It’s amazing how many autographed copies are out there but an unsigned, graded one in mint condition is still only $50-75.
1989 Upper Deck Ken Griffey Jr. – Every kid who was growing up in the late 1980s and early 90s knows this card backward and forward. Every adult who was in the hobby at the time remembers the feeding frenzy over it as Junior’s Hall of Fame career dawned.
There are too many around for ordinary examples to be worth a fortune, but it represents Upper Deck’s arrival in the industry, Junior at his youthful best with everything in front of him and a crazy time in the hobby. You can own a NM/MT copy for $40-$50 or fork over a little extra dough with an eye on the future and buy a BGS 9.5 for under $300.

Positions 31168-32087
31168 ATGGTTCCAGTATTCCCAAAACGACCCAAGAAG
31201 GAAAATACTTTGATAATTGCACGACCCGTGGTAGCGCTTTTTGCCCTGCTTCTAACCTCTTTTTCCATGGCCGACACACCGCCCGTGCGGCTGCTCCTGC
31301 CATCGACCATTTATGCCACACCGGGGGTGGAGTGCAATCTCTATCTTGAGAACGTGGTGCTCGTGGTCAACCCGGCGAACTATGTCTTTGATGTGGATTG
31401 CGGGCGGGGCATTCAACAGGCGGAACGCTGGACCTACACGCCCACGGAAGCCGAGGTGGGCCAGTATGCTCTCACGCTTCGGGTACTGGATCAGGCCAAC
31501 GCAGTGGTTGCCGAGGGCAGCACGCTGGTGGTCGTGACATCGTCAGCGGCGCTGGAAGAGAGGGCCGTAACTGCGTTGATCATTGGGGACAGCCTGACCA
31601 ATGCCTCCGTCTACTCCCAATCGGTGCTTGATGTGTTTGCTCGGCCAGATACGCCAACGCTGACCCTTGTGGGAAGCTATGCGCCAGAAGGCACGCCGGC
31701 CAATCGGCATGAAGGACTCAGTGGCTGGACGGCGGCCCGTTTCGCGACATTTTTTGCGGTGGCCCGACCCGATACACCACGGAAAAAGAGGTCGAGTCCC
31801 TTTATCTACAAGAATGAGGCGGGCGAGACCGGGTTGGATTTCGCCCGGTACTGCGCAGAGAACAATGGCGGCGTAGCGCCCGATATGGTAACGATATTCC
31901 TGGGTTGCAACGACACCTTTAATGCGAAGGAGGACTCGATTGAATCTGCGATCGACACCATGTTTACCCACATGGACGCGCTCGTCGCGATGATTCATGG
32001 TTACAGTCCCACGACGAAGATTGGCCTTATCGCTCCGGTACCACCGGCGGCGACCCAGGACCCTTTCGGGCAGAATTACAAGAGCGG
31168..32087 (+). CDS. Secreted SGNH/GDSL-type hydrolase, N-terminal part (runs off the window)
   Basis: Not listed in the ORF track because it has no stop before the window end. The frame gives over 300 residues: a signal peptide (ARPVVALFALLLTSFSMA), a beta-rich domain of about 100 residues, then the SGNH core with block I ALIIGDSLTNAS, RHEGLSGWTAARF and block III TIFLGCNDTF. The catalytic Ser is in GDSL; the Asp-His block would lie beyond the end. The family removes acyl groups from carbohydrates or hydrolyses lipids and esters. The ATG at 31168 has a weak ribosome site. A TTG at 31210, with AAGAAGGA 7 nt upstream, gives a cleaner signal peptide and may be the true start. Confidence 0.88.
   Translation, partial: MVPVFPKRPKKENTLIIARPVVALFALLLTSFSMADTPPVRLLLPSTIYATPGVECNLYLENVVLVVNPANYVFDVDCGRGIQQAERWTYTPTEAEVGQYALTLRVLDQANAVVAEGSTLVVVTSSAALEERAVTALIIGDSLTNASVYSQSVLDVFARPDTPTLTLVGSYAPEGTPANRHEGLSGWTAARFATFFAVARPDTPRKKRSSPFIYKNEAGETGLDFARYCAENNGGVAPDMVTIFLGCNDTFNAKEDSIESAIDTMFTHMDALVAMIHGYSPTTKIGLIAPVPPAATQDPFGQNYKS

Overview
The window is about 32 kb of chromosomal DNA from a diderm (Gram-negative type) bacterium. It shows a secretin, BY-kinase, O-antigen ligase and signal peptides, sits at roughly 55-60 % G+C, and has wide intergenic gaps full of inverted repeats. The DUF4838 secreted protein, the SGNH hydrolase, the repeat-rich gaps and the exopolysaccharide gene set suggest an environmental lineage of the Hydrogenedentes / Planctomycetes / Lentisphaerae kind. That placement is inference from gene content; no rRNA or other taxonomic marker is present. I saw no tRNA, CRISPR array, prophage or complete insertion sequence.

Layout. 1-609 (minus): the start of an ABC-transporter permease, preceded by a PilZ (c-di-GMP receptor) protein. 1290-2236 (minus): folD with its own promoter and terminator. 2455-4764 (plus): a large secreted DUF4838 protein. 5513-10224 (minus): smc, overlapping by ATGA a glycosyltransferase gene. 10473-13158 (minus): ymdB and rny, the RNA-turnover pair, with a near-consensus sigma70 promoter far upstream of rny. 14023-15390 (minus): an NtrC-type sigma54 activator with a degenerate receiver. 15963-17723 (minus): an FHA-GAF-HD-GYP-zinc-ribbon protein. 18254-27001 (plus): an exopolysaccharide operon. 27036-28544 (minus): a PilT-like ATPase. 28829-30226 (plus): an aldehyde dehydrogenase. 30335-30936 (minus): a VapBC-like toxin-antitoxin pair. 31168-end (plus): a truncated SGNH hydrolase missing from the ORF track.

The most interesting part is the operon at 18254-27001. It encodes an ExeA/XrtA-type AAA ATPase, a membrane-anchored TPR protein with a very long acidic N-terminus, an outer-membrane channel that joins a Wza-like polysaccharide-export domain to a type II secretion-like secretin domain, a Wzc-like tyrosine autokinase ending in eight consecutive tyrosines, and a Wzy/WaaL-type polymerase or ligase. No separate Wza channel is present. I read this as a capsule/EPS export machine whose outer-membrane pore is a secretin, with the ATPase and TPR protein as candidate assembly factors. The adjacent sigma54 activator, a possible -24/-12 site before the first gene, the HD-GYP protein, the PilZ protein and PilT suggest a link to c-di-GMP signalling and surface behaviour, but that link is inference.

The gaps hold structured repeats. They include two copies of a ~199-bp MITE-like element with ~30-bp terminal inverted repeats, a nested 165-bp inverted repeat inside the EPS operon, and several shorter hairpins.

1961-62 Fleer Oscar Robertson – It’s funny to hear the current debate about whether LeBron or MJ is the best pro of all-time. You picture Oscar sitting on his couch saying “Hey, what about me?”
It’s been 40 years since The Big O laced up his shoes and while the game wasn’t as high-flying during his playing days, remember that he’s still the only player to average a triple double over the course of an entire season. Oscar was a huge deal back in the day. He’s also one of the few 1960s and early 70s greats who actually has a true rookie card.
The one you buy will likely be off-center since most of them were printed that way but an EX/MT example can still be had for around $400.